13

I have a document where the main font is Gotham Book. So in my preamble I have:

\usepackage{fontspec}
\setmainfont{Gotham Book}

As the fontspec manual describes, this sets the math roman font to also be Gotham Book. But the math italic font remains from the Computer Modern family.

I know that \setmathrm will change the math roman font, and there are cousins \setmathtt, \setmathsf, and \setboldmathrm. But there's no \setmathit.

What am I missing?

  • 1
    It seems that mathspec is replaced by unicode-math. commands like \setmathrm are very limited. – Leo Liu Feb 14 '11 at 13:55
  • 1
    @Leo mathspec still has its place. unicode-math goes a little overboard with assuming that you actually have a unicode maths font. – Will Robertson Feb 14 '11 at 14:31
  • A plain LaTeX solution: The mathastext package. – Seamus Feb 14 '11 at 16:47
19

If you do not wish to otherwise change your maths symbols, the best solution is to use the mathspec package:

\documentclass{article}
\usepackage{mathspec}
\setallmainfonts(Digits,Latin){Georgia}
\begin{document}
Hello $a+\mathrm{b}=c$
\end{document}

Here, Georgia will be used for the body text and \mathrm, and Georgia Italic will be used for the italic math glyphs.

The unicode-math package (which I kinda wrote) can also do this, but it's somewhat overkill for your purposes and has the additional downside that you need to also load a Unicode mathematics font. Here's an example:

\documentclass{article}
\usepackage{unicode-math}
\setmainfont{Georgia}
\setmathfont{xits-math.otf}
\setmathfont[range=\mathit]{Georgia Italic}
\begin{document}
Hello $a+b=c$
\end{document}

Note that mathspec will not run (yet) on LuaTeX, so if you need a LuaLaTeX solution then you'll need to use unicode-math for now.

  • Thanks, @Will. Do I not need \setmathrm as well? It seems like with my Gotham Book example where the main font is sans serifed it didn't change the operator font without it. – Matthew Leingang Feb 14 '11 at 14:56
  • @Matthew Yes, \setmathrm is probably a good idea as well, but that's not what your original question at the top of the page asks :) – Will Robertson Feb 14 '11 at 14:59
  • \setmainfont with fontspec was changing the math roman font automatically. I didn't mention it because it was doing the thing I wanted anyway, and I was not aware of mathspec. But \setmainfont with mathspec does not change the math roman font without an additional call to \setmathrm. – Matthew Leingang Feb 14 '11 at 15:31
6

Thanks to Will and Leo for pointing out the mathspec package. So now I use:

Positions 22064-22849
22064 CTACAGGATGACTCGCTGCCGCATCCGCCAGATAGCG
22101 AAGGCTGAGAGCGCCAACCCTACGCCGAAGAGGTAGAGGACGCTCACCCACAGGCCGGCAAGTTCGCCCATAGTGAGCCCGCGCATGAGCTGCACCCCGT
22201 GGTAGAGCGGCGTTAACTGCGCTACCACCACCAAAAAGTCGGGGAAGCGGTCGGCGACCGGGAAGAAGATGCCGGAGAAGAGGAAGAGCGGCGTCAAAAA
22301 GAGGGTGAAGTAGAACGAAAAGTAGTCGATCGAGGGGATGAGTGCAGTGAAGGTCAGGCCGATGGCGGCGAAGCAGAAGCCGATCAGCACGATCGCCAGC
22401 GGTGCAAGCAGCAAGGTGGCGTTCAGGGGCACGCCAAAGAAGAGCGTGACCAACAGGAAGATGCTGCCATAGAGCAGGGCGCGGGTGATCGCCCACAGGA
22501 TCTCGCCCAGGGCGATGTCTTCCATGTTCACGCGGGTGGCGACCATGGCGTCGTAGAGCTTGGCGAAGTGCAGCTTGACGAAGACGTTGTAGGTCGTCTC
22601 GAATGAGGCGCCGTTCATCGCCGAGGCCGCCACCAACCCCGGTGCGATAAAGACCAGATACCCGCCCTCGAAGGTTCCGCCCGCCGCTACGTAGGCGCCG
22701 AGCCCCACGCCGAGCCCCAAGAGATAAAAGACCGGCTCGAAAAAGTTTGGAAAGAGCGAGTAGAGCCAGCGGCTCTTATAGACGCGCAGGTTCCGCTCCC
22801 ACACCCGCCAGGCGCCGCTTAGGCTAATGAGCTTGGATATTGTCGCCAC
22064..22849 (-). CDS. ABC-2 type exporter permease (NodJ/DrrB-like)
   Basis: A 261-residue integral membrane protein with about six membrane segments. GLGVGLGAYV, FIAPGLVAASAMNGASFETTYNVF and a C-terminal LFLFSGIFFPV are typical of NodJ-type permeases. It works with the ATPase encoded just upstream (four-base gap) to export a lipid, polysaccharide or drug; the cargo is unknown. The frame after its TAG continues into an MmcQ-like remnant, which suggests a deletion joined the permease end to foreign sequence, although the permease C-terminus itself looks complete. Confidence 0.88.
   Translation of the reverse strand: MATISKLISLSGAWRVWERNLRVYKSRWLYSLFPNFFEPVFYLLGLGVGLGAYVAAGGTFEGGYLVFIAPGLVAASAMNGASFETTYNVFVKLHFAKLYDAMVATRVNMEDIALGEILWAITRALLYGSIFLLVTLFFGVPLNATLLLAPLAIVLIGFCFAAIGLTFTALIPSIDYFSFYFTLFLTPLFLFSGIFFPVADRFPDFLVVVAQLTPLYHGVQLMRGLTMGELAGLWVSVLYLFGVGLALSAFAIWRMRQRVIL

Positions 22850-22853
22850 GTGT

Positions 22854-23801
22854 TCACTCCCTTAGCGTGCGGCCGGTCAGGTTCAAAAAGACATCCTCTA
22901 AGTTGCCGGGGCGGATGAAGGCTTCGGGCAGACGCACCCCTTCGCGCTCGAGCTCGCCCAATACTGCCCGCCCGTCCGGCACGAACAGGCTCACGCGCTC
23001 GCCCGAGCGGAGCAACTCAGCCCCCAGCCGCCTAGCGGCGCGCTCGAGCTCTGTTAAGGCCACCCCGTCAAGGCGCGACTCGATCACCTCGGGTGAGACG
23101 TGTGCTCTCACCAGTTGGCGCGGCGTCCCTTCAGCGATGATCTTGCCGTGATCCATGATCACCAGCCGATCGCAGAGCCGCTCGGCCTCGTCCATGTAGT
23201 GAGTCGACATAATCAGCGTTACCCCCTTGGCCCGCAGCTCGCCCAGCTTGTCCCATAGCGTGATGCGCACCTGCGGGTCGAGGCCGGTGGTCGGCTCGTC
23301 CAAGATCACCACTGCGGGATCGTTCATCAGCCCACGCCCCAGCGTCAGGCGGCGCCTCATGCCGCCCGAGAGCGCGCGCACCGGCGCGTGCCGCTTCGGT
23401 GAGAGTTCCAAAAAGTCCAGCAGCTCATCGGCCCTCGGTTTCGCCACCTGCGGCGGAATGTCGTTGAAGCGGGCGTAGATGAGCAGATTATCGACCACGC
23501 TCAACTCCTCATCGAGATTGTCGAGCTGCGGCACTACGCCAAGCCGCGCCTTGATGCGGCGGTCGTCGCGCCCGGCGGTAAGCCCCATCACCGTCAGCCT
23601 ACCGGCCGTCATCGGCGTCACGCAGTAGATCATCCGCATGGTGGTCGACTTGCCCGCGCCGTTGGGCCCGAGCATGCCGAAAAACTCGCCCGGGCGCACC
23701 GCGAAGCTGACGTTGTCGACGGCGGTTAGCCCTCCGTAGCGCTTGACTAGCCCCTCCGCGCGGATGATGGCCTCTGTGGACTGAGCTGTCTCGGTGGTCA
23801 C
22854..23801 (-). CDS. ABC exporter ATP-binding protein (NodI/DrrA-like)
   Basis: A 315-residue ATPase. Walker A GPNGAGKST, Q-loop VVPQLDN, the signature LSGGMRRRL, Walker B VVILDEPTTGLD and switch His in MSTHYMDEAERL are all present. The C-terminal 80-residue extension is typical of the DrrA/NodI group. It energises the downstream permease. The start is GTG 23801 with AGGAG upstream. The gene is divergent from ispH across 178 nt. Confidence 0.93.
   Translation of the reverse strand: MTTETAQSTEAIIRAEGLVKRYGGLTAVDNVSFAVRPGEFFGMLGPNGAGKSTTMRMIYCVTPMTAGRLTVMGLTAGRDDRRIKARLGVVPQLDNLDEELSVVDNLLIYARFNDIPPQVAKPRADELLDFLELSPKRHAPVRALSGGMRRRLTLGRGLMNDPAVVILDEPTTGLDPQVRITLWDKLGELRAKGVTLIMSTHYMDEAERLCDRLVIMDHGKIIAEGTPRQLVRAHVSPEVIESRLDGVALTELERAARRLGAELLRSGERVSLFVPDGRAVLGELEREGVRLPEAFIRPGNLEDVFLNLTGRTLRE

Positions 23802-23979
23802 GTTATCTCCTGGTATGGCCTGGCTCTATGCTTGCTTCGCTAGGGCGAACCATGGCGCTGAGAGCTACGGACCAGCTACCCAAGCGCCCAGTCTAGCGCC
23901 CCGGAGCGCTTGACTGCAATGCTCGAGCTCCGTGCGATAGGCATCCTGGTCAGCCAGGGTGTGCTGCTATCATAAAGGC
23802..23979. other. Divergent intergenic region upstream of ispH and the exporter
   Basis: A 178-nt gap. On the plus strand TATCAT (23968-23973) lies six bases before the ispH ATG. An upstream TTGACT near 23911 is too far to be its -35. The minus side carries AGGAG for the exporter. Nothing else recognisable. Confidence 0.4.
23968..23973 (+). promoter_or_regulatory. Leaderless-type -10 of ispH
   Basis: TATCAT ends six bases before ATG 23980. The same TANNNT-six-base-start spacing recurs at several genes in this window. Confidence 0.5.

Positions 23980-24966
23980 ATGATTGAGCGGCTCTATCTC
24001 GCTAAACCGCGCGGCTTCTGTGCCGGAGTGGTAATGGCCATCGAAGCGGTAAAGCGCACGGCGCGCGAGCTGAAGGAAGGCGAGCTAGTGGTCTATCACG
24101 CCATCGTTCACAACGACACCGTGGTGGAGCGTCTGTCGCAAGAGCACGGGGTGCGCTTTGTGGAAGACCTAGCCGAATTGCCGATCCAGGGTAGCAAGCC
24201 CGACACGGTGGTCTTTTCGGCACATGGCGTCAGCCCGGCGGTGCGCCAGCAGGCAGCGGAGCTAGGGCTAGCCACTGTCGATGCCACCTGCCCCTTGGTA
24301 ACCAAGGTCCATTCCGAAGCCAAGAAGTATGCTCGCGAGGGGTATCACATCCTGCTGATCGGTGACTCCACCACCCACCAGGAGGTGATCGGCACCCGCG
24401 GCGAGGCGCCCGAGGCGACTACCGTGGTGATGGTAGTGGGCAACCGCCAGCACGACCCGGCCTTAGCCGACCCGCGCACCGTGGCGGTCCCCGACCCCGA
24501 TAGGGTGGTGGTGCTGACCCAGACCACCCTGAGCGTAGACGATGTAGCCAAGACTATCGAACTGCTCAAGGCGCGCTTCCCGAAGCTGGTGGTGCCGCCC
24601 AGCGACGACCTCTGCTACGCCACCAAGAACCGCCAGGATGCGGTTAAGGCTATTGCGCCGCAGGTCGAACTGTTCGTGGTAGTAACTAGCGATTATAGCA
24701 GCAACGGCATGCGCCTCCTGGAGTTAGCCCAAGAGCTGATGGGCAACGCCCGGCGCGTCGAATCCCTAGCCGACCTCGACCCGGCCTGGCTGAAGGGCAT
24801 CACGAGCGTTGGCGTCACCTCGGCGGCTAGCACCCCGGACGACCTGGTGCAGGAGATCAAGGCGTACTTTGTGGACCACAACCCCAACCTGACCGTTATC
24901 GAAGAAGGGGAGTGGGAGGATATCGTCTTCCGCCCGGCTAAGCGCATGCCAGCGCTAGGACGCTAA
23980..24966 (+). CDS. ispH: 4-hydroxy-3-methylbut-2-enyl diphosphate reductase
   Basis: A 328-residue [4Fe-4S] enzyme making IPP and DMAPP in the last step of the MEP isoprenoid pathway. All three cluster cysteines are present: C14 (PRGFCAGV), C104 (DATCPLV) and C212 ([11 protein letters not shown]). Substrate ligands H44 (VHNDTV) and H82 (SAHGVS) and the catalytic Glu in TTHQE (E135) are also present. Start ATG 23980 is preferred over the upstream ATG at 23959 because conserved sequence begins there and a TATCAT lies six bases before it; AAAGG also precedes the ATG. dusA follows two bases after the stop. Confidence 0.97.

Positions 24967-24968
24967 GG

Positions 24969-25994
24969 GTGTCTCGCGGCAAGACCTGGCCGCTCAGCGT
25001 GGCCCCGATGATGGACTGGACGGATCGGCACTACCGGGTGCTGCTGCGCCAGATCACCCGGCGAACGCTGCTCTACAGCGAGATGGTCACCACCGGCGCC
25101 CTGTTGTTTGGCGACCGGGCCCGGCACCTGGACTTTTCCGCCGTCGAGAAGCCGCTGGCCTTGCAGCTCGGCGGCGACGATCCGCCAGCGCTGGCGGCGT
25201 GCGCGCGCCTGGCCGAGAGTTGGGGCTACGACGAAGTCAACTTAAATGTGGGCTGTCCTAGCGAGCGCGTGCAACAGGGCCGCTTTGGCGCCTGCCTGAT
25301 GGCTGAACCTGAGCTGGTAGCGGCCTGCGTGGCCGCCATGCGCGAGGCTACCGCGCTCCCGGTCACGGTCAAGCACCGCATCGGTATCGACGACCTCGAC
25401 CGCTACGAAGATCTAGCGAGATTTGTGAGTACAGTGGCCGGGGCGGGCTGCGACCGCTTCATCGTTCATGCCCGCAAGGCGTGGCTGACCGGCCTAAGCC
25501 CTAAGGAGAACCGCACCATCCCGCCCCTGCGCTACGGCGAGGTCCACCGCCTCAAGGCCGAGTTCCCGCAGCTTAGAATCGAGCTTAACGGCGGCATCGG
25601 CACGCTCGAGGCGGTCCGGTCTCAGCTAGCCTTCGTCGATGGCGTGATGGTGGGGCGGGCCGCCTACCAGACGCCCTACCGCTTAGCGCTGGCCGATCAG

\usepackage{mathspec} %loads fontspec as well
\setmainfont{Gotham Book}
\setmathrm{Gotham Book}
\setmathfont(Digits,Latin){Gotham Book}

This snippet may need optimization, but works.

  • I was 19 seconds too slow :) – Will Robertson Feb 14 '11 at 14:38
0

The Literal Answer

As of 2019, fontspec should find the bold and italic fonts, and load \mathrm, \mathbf and \mathit when you \setmathrm.

If you need additional set-up for \mathit, the ItalicFont and ItalicFeatures options of \setmathrm set up \mathit, just as the Boldfont and BoldFeatures options set up \mathbf.

\documentclass{article}
\usepackage[svgnames]{xcolor}
\usepackage{fontspec}
\usepackage[paperwidth=10cm]{geometry}

\setmainfont{TeX Gyre Schola}
\setmathrm{TeX Gyre Schola}[
  ItalicFeatures = {Color = green}]

\begin{document}
Text \textit{italic} \(\mathrm{math}\) \(\mathit{italic}\)
\end{document}

TeX Gyre Schola sample

What You Also Might Have Meant

In practice, someone asking about how to set the \mathit alphabet likely means the alphabet used for $x$.

To set that, you want to load the unicode-math package, set a math font that matches your main font and then, if necessary, add a line such as

\setmathfont[range=it]{Gotham Book Italic}

You can do likewise for up, bfup, bfit and the other math alphabets.

In unicode-math, you would normally use \symit, \symup, etc. for individual letters used as variables, and \mathit, \mathrm, \mathup, etc. for complete words. However, you can give a package option to interpret \mathit as \symit and make migrated code compile correctly.

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